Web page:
There is a gia-normous gap between manipulating people to buy from you vs. presenting your product or service as a solution to a person’s problems. Both are forms of “selling”, but only the latter will allow you to sell like a boss (without making you feel sleezy or scammy).
I think it’s safe to say that most of us don’t like “selling”. Selling has a negative connotation. It makes us conjure up the vision of a used car salesman who weaves an intricate web of partially-true statements in order to send you home with the over-priced previously totaled car that you really don’t need to get from A to B. But I digress…
When I talk with small business owners, I find more often than not the idea of selling their product or service feels completely unnatural. Even though most of these people are extremely passionate about their businesses and could talk to you all day long about it, there is still a disconnect between talking and selling. Then when I start to discuss marketing and selling with them, it becomes obvious that many of them have NO IDEA where to start.
Of course, the harsh truth is that if you don’t work to sell your product or service, you won’t make any money. And if you don’t make any money, you’re not going to be able to stay in business very long. It doesn’t matter how passionate you are about it. Passion doesn’t pay the rent.
That’s why you have to get good at selling from the get-go. And selling like a boss doesn’t mean forcing or manipulating people to buy from you. Good selling is asking the right questions.
Let me say that again: GOOD SELLING IS ASKING THE RIGHT QUESTIONS and getting your prospects to talk. Your prospects want you to listen to them and their concerns, not hear your sales pitch.
So what are the “right” questions? Well, it’s all about asking questions that get your prospects deeply connected with their fears, frustrations and desires around the problem that your service or product addresses.
(Check out my article on Copywriting 101 to help hone in on what questions to ask.)
For example, when I was a health coach, my way of selling my services was to have prospective clients come in for a free session and at the end, I’d tell them about my program. When I was first starting out, I had no clue to how effectively sell my services, so at the end of the free session, I’d tell them all about the details of my program—give them a standard “sales pitch” basically.
Then I learned how to sell like a boss (after experiencing rejection after rejection). Instead of giving them a pitch, I started asking 4 questions…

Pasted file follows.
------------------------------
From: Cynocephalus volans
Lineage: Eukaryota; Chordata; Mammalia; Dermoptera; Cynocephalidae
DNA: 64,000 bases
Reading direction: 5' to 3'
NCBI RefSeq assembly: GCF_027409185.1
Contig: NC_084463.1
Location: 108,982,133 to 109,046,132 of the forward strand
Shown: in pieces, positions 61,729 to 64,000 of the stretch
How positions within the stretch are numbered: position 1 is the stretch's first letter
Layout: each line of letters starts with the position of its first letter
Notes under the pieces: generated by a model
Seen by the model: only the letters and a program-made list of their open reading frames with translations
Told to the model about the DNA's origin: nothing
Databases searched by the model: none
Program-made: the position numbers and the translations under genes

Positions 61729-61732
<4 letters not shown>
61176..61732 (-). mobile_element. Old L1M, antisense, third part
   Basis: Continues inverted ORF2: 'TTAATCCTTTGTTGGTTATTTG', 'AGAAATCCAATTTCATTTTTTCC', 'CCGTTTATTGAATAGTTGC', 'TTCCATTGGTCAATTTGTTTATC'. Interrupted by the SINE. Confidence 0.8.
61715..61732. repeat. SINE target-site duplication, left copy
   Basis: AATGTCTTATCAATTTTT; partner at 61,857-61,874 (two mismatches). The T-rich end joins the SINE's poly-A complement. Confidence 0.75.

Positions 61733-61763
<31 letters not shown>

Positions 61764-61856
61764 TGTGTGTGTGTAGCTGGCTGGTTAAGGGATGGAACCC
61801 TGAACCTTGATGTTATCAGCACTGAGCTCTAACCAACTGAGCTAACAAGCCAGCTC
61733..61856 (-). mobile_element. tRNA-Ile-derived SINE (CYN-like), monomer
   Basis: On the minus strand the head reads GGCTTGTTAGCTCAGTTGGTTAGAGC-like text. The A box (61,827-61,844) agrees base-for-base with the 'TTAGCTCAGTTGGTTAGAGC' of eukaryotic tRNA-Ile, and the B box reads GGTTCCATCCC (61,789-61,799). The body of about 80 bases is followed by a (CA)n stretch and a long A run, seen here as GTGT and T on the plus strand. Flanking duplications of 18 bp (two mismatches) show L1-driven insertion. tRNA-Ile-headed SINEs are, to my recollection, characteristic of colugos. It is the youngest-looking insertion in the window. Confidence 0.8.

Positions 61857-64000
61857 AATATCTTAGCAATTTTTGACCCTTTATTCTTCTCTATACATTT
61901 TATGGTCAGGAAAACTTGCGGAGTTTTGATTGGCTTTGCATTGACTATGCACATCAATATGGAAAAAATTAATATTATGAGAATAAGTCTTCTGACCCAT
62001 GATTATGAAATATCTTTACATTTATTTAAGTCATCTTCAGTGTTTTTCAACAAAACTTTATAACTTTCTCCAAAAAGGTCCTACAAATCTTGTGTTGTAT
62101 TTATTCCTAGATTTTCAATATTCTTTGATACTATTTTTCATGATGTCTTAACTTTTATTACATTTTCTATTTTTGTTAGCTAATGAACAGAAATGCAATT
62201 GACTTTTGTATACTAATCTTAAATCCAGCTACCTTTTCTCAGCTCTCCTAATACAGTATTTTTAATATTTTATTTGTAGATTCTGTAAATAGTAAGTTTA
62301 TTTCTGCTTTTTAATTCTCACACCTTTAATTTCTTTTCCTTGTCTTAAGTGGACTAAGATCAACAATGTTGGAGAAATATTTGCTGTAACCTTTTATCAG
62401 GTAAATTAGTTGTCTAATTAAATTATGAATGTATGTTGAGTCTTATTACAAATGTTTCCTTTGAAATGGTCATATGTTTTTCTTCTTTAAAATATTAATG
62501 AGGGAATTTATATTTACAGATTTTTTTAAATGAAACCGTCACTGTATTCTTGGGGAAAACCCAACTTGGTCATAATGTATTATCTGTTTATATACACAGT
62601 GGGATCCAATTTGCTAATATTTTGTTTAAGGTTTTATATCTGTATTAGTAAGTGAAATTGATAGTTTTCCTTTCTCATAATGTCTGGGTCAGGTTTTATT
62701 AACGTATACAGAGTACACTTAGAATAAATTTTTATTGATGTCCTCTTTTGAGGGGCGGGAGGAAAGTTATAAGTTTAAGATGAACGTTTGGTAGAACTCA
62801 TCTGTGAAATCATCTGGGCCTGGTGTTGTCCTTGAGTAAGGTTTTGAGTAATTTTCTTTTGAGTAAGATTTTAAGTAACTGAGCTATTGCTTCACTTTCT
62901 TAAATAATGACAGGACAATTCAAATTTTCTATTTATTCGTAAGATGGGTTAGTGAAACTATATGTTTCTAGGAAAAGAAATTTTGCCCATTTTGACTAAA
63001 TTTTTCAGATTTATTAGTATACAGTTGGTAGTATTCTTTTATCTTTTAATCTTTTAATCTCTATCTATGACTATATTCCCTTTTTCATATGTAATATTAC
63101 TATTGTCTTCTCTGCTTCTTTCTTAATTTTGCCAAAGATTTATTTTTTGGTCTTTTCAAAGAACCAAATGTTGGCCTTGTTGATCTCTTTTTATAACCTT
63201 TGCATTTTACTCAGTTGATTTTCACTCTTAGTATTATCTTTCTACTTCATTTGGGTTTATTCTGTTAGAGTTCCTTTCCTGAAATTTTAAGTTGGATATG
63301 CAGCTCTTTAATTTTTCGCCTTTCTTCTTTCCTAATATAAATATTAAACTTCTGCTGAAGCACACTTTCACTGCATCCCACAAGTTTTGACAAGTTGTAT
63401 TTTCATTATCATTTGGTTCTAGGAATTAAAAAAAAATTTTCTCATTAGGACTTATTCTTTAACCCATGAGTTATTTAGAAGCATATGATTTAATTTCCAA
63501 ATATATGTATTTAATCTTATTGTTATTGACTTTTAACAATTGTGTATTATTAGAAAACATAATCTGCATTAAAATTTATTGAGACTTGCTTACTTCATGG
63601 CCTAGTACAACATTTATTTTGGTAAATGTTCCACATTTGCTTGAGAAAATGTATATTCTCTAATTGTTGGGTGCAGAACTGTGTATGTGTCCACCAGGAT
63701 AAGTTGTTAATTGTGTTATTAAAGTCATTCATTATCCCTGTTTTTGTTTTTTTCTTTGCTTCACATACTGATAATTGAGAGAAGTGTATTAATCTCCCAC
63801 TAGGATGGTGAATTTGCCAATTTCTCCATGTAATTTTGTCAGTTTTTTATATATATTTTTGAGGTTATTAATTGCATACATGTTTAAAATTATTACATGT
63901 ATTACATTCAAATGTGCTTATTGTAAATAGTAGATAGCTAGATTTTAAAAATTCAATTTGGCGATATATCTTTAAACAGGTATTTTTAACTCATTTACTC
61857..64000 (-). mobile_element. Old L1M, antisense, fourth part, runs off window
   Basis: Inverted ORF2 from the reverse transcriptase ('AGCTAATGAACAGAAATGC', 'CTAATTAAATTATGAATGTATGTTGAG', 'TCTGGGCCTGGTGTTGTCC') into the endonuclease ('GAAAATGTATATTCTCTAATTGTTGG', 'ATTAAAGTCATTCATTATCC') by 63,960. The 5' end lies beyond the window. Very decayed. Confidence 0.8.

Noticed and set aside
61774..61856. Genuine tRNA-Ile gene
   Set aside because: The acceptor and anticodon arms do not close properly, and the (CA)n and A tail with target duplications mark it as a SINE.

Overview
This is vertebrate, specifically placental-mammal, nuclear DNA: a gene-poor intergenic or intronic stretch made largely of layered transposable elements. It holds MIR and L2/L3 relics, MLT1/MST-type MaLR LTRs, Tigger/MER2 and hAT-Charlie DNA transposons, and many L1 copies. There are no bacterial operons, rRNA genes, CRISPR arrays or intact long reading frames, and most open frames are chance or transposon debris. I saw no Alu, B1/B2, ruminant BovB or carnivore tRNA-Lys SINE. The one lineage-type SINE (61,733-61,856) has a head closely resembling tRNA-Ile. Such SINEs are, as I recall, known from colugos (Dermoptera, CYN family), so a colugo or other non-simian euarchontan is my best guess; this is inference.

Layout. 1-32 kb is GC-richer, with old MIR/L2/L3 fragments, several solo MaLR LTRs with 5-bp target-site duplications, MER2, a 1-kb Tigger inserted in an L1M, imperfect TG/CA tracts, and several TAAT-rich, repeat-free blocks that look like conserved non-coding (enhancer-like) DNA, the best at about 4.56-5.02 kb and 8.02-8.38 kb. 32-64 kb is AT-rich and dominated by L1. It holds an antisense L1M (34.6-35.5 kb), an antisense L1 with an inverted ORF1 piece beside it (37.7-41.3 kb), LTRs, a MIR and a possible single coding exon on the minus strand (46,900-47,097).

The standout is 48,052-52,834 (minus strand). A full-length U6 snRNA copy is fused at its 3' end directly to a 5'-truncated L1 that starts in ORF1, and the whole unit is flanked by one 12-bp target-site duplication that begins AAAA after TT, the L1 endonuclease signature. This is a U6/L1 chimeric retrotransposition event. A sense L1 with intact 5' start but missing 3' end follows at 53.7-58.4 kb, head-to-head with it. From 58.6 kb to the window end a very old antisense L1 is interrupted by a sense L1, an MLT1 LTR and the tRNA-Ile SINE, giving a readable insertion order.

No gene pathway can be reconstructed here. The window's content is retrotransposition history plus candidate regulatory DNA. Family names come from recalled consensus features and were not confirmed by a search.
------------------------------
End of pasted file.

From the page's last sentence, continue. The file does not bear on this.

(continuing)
- If you could describe how you want your life to look in the next 6 month in terms of your eating, health and exercise, what would that look like?
- What would having all that do for you?
- What do you feel like are the biggest obstacles hold you back from reaching your goals?
- What would it feel like if you could overcome those obstacles and reach your goals?
After we got through the questions, I’d conclude by repeating their exact answers to these questions as my “sales pitch”. Basically, it would go something like this: “My health coaching program will allow you to [fill in their answer to #1] to helping you overcome [fill in their answer to #3] so you can have [fill in answer to #2] and feel [fill in answer to #4].”
Now instead of selling them on a cookie-cutter program, I was tapping into their emotional realities and showing them they CAN achieve their innermost desires. But it all comes down to asking the RIGHT questions.
And what happened? Well, my conversion rate of prospecst-to-clients went through the roof. And yours will to if you ask the right questions.
Make note that to sell effectively, you have to truly believe in the inherent value of your product or service. (Otherwise, any sales method will feel sleezy or awkward.) Part of good selling is knowing your own value, so don’t forget that.
In the end, practice makes perfect, so as you start practicing these methods and seeing positive results, you’ll better be able to hone in on an art of selling that works just for you.